His primary areas of investigation include Botany, Insect, Beet armyworm, Herbivore and Jasmonic acid. His study in Botany concentrates on Parasitoid, Caterpillar, Noctuidae, Microplitis croceipes and Terpenoid. His Insect research incorporates themes from Pheromone, Sex pheromone, Arthropod, Fatty acid and Seedling.
His study in Beet armyworm is interdisciplinary in nature, drawing from both Terpene and Elicitor. His biological study deals with issues like Heliothis virescens, which deal with fields such as Nicotiana tabacum. His Jasmonic acid study also includes fields such as
James H. Tumlinson mainly investigates Botany, Sex pheromone, Pheromone, Lepidoptera genitalia and Zoology. James H. Tumlinson has researched Botany in several fields, including Host and Beet armyworm. His Beet armyworm study which covers Elicitor that intersects with Terpenoid.
James H. Tumlinson works mostly in the field of Sex pheromone, limiting it down to concerns involving Manduca sexta and, occasionally, Biochemistry and Biosynthesis. His research in Pheromone intersects with topics in Endocrinology, Horticulture, Internal medicine, Stereochemistry and Pheromone biosynthesis activating neuropeptide. James H. Tumlinson studied Insect and Herbivore that intersect with Caterpillar and Jasmonic acid.
James H. Tumlinson mainly focuses on Botany, Ecology, Insect, Host and Amino acid. His Botany research incorporates themes from Jasmonic acid and Terpene. His work investigates the relationship between Ecology and topics such as Zoology that intersect with problems in Pheromone and Mite.
His Host research integrates issues from PEST analysis, Agrilus, Emerald ash borer, Fraxinus and Hymenoptera. His work deals with themes such as Manduca sexta and Fatty acid, which intersect with Amino acid. James H. Tumlinson interconnects Aphid, Caterpillar and Vicia faba in the investigation of issues within Herbivore.
His primary areas of study are Botany, Zoology, Ecology, Jasmonic acid and Anopheles gambiae. His Botany and Insect, Vicia faba, Noctuidae, Aphid and Herbivore investigations all form part of his Botany research activities. As a member of one scientific family, James H. Tumlinson mostly works in the field of Insect, focusing on Morning and, on occasion, Biosynthesis.
James H. Tumlinson has included themes like Caterpillar, Exigua and Beet armyworm in his Vicia faba study. His studies deal with areas such as Olfaction and Feeding behavior as well as Zoology. James H. Tumlinson combines subjects such as Jasmonate, Mutant, Lipoxygenase, Cell biology and Green leaf volatiles with his study of Jasmonic acid.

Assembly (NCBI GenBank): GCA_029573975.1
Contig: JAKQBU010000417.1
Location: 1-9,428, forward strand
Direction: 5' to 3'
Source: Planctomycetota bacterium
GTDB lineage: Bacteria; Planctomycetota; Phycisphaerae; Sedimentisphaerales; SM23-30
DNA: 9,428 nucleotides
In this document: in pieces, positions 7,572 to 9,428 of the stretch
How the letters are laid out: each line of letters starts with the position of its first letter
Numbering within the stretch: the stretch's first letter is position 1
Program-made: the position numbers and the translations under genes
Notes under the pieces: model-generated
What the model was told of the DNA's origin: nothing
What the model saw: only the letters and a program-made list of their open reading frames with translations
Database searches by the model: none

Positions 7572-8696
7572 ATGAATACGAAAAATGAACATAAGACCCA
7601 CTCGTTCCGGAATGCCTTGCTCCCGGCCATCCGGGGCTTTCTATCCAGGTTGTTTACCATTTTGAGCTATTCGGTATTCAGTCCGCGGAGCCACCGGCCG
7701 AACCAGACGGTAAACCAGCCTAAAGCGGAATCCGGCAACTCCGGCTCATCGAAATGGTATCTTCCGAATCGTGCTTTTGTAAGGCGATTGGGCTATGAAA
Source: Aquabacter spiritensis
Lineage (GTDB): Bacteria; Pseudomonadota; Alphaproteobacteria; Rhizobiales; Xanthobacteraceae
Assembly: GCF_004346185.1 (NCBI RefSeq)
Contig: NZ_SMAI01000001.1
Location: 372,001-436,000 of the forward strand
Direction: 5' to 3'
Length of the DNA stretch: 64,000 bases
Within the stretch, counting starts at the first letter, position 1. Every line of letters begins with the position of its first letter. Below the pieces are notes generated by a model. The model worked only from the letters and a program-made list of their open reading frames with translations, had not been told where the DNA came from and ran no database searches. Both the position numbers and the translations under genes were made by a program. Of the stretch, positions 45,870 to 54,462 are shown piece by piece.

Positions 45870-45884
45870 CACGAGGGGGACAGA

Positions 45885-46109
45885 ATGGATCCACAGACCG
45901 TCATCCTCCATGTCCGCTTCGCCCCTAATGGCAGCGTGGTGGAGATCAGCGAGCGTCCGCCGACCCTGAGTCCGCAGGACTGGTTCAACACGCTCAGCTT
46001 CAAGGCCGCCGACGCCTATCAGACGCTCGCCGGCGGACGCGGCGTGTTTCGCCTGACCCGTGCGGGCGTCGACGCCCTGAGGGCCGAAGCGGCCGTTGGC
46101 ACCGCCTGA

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Exploitation of herbivore-induced plant odors by host-seeking parasitic wasps.
T. C. J. Turlings;J. H. Tumlinson;W. J. Lewis.
Herbivore-infested plants selectively attract parasitoids
C. M. De Moraes;W. J. Lewis;P. W. Paré;H. T. Alborn.
Plant Volatiles as a Defense against Insect Herbivores
Paul W. Paré;James H. Tumlinson.
Plant Physiology (1999)
An Elicitor of Plant Volatiles from Beet Armyworm Oral Secretion
H. T. Alborn;T. C. J. Turlings;T. C. J. Turlings;T. H. Jones;G. Stenhagen.
Caterpillar-induced nocturnal plant volatiles repel conspecific females
Consuelo M De Moraes;Mark C Mescher;James Homer Tumlinson.
HOW CATERPILLAR-DAMAGED PLANTS PROTECT THEMSELVES BY ATTRACTING PARASITIC WASPS
T. C. J. Turlings;J. H. Loughrin;P. J. Mccall;U. S. R. Rose.
Proceedings of the National Academy of Sciences of the United States of America (1995)
Airborne signals prime plants against insect herbivore attack
Juergen Engelberth;Hans T. Alborn;Eric A. Schmelz;James H. Tumlinson;James H. Tumlinson.
Proceedings of the National Academy of Sciences of the United States of America (2004)
A total system approach to sustainable pest management
W. J. Lewis;J. C. van Lenteren;Sharad C. Phatak;J. H. Tumlinson.
Proceedings of the National Academy of Sciences of the United States of America (1997)
Learning of Host-Finding Cues by Hymenopterous Parasitoids
Ted C. L. Turlings;Felix L. Wäckers;Louise E. M. Vet;W. Joseph Lewis.
Insect Learning:Ecological and Evolutionary Perspectives (1993)
De Novo Biosynthesis of Volatiles Induced by Insect Herbivory in Cotton Plants.
Paul W. Pare;James H. Tumlinson.
Plant Physiology (1997)
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